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Classic FM, August 2004

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Donald Rosenberg
Cleveland Plain Dealer, July 2004

Here is a new recording of the work, which Chinese composers Chen Gang and He Zhanhao wrote in 1959. The piece describes two lovers who, when their hopes of a life together are dashed, transcend death and fly away as butterflies. The score blends Chinese folk idioms with Western musical traditions in a soaringly poetic narrative. The soloist on the recording is Takako Nishizaki, who has championed the work for years. Her playing is silken, agile and lyrical, and James Judd and the New Zealand Symphony Orchestra are vibrant partners. A-



Gwyn Parry-Jones
Naxos

[Breiner] is a talented Slovakian composer, who has lived and worked for many years in Canada. He has taken here a selection of traditional melodies connected with the Silk Road, that great trade route that begins in Western China and wends its way westward through Asia. Keith Anderson's liner notes say that he has attempted a 'synthesis of East and West', which perhaps makes these pieces out to be more serious or even pretentious than they in fact are. They have the character of rather splendid film music, and are orchestrated with superb skill. The solo violin is again featured, and I particularly enjoyed the poetry of A Beloved Rose, with its delicate tracery in the celesta, and Lin Hua Hua, where the flute is required to bend the notes like the Chinese traditional flute, the di (or Japanese shakuhachi). Lift your veil is great fun; this energetic folk-song is set so that it alternates between the style of a Baroque Concerto and something more contemporary - truly global crossover this. The final number, Tulufan, rather confusingly echoes Falla's Miller's Dance, though the musical result is entertaining enough. The New Zealand Symphony Orchestra is now a high-class body, and James Judd draws some excellent playing from them - no hint of condescension here. This is an undemanding yet highly enjoyable disc.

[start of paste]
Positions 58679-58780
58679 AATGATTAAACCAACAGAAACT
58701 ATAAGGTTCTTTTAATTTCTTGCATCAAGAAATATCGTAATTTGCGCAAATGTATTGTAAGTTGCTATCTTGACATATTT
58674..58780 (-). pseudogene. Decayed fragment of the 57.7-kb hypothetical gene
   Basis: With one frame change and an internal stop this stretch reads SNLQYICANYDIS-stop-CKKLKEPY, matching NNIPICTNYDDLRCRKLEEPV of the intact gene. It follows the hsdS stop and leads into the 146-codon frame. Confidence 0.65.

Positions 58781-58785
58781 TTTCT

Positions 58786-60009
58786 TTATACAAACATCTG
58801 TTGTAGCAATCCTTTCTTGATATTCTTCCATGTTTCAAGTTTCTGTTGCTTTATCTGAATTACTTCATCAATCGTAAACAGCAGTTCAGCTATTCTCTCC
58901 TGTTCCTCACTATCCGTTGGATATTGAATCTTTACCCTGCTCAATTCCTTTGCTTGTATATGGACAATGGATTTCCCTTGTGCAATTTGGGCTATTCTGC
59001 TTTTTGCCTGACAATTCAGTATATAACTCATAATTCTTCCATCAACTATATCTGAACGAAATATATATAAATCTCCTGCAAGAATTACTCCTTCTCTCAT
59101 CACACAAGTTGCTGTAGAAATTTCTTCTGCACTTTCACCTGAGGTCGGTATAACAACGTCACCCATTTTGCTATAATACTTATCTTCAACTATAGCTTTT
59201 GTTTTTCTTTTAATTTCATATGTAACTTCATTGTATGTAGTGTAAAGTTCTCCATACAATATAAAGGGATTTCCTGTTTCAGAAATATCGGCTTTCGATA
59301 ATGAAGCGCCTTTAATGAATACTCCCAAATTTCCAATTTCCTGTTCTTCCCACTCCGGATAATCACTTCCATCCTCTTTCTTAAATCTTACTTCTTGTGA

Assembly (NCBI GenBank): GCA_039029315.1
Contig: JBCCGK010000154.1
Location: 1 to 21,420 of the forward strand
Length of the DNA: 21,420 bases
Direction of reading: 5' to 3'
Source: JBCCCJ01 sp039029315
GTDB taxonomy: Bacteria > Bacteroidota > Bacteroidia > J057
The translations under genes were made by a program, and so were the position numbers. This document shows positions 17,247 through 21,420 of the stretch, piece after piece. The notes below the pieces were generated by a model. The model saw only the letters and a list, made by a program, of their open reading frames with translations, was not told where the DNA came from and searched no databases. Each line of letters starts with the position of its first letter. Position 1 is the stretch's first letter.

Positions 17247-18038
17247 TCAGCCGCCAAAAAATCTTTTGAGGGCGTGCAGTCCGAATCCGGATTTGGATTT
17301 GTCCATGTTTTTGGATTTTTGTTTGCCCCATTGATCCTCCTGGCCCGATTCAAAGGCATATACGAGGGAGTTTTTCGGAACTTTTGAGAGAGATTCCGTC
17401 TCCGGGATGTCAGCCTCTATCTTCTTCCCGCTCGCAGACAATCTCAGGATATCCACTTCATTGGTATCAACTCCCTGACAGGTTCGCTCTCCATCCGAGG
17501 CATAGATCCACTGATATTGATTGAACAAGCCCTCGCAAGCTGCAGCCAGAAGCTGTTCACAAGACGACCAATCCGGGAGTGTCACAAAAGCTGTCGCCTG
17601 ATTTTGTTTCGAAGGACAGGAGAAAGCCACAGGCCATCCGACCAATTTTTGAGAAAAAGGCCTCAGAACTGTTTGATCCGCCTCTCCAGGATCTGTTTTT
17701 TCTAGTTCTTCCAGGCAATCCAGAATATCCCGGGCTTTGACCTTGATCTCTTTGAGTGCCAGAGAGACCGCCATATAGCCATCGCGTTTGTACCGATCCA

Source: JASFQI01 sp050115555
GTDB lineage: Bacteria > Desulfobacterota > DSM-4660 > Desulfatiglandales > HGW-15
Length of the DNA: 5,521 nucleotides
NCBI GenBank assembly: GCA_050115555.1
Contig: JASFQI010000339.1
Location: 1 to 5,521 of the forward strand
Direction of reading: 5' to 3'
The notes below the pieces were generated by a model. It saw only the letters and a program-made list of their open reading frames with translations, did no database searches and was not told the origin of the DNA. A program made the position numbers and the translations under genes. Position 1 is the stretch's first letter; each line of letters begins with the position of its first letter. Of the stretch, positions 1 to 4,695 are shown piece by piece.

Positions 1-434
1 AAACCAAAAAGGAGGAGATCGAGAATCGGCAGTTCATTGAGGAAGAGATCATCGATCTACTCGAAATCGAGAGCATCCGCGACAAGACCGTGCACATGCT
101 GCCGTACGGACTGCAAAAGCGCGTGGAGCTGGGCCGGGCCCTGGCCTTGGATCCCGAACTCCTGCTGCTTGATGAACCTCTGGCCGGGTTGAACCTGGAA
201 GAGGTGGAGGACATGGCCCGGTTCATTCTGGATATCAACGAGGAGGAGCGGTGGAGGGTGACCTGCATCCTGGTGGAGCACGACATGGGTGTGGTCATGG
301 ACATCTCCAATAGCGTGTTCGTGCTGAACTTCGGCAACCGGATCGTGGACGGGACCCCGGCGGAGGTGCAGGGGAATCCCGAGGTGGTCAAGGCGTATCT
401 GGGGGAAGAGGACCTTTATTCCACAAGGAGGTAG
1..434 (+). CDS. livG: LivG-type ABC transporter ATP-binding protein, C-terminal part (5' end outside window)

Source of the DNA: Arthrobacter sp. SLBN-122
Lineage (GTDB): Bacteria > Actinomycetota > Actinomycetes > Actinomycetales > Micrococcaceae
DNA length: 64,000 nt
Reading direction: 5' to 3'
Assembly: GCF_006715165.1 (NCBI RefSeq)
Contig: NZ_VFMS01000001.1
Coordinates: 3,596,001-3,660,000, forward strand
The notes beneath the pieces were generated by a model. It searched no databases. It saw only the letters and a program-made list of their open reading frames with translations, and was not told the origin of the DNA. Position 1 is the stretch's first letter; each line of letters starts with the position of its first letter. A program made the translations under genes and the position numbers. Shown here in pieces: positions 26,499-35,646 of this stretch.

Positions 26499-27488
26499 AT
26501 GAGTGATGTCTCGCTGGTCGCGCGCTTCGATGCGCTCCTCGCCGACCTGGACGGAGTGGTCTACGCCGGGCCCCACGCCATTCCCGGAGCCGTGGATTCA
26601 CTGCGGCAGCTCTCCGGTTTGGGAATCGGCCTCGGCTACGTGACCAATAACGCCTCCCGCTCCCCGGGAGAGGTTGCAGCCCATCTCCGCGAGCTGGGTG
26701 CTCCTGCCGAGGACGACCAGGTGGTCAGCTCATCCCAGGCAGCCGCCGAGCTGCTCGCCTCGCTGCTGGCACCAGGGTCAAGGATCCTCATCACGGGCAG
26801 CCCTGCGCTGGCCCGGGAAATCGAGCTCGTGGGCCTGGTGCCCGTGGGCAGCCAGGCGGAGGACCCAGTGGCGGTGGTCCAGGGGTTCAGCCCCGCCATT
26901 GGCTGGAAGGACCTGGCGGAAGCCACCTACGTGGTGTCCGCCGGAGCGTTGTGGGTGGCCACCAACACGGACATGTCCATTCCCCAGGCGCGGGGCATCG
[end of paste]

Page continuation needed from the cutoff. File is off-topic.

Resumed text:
David Hurwitz
ClassicsToday.com

Violinist Takako Nishizaki has a fine technique allied to good taste and sensitive all-around musicianship. She has made a career pursuing interesting and unusual repertoire, much of which has appeared on the Naxos/Marco Polo labels. Perhaps her most famous "discovery" was The Butterfly Lovers concerto, written in tandem by Chen Gang and He Zhanhao. Many harsh words have been said about the work's overt socialist realist origins, its unadventurous idiom, and film score orchestration. Of course, film scores are now in fashion, and the truth is that it's no less appealing than any number of 19th century virtuoso concertos far less attractive thematically and orchestrally, and better than many of them. You probably already know if you like it or not.

That said, this performance goes to the top of the heap. Nishizaki, whose previous recordings of the work (and there have been several) have sold millions of copies, knows the music better than anyone, and plays with consummate finesse and sensitivity. Her performance isn't all that different from her previous one for Naxos, but she's much better recorded, and she receives notably better support from Judd and the New Zealand Symphony than that offered by the Shanghai Conservatory ensemble on her last go-round. Perhaps this version displays a touch more vivid contrast between quick and slow sections. In any case, I found the work's 28 minutes passing by very pleasantly, and with no dead spots at all. Nishizaki's sweetly focussed tone soars above the ensemble like a sort of Chinese Lark Ascending, and who wouldn't enjoy that?

Reference Recording - This One 10/10

This new release also features a much more interesting coupling than formerly. Peter Breiner provided the less than wonderful orchestrations on Naxos' Albeniz Iberia, but he's on much better form in this original work. Songs and Dances from the Silk Road takes eight folk tunes and arranges them as a suite for violin and orchestra. The solo part doesn't sound especially difficult, and the idiom certainly isn't adventurous despite some pitch-bending in the third movement ("Spinning"), but I'm a sucker for this sort of thing, and once again Nishizaki and Judd turn in a performance that leaves nothing to be desired. It's very interesting to note that the fourth movement sounds a bit Latin, and there are touches of everything from Prokofiev to Liszt elsewhere, but whether or not this evokes the Silk Road hardly matters: it's pretty music nevertheless. Individual movements would make great encore pieces. I enjoyed this disc very much, and it deserves to "cross over" and become very popular. It's a class act.






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1:05:48 AM, 21 September 2014
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